Motorists are advised the traffic management system will be
monitored around the clock, with drivers expected to face some delays when
travelling in this area for the foreseeable future.
The extension of the traffic management area is integral to
the safe delivery of tying the new section of northbound carriageway into the
existing dual carriageway.
Ellie Baker, brand manager at FCS Scotland, adds: “Motorists may face delays in the area during the coming months but, once completed, the project will deliver faster journeys and a major boost to the local economy in the years ahead.”
An eight-week project to investigate ground conditions in the vicinity of the A90/A937 Laurencekirk junction will begin later this month.
Starting on May 20th, the investigation will focus on informing the design phase of planned improvements to the junction to limit future congestion.
Potential disruption for travellers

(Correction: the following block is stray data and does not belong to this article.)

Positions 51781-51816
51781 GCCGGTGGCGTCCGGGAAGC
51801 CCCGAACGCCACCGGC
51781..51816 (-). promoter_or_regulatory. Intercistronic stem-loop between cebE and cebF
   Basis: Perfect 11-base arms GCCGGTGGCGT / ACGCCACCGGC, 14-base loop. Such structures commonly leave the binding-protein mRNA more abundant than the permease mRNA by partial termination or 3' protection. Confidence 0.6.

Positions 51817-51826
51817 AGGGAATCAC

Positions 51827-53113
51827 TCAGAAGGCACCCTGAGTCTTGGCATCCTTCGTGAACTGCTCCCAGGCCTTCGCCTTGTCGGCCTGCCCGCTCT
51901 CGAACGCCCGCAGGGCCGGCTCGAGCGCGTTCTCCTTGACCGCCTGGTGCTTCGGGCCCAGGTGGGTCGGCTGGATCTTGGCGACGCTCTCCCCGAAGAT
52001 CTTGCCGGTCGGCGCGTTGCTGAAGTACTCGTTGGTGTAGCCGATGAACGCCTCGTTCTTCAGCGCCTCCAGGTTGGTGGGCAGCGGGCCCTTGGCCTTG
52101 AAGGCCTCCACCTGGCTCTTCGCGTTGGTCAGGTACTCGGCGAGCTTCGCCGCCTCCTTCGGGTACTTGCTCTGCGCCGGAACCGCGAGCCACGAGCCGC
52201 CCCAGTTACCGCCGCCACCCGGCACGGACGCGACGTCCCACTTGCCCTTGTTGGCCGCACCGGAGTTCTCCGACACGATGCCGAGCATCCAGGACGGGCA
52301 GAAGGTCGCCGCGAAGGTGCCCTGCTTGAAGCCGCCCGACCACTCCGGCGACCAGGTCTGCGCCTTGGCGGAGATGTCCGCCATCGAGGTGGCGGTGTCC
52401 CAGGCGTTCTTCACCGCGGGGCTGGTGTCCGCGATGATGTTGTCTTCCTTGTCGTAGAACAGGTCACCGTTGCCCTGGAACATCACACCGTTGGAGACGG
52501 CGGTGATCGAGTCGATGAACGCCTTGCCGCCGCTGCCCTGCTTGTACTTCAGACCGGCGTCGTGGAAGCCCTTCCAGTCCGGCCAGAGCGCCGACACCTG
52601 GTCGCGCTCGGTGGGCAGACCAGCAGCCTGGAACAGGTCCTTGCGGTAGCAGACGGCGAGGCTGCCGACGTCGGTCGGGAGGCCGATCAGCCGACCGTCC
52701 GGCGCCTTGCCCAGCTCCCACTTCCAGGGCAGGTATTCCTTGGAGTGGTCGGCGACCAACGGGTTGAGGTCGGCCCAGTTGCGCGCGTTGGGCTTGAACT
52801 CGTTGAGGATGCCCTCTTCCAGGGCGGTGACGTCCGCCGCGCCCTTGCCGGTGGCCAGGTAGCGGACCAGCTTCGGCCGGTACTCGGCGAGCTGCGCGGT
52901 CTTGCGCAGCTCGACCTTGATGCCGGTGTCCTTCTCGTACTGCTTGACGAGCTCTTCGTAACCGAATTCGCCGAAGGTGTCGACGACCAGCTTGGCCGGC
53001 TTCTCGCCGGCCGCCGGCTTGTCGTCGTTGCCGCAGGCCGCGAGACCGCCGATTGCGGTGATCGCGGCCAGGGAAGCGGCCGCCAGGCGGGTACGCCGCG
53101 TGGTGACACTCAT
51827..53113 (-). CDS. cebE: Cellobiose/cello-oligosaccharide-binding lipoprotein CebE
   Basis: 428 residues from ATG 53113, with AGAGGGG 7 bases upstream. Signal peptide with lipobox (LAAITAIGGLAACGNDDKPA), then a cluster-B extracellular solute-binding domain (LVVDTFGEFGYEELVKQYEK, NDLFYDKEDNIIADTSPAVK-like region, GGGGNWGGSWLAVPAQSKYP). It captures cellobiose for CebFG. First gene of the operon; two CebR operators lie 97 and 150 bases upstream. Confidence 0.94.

As part of the project, a number of traffic management schemes will be imposed. This includes alternate single file traffic sections on the adjoining A937 side road, as well as temporary traffic lights.
A spokesperson for Transport Scotland stated: “We apologise for any inconvenience these works will cause and would thank road users and local communities in advance for their patience during the works.”
Motorists in the area are advised to plan their journeys in advance and to leave additional time to reach their destination during the project period.
Live updates on traffic volumes in the area will be available via the Traffic Scotland website, Twitter feed or Traffic Scotland radio.
The contractor will be monitoring all traffic volumes and will be adjusting traffic management schemes to ensure delays are kept to a minimum.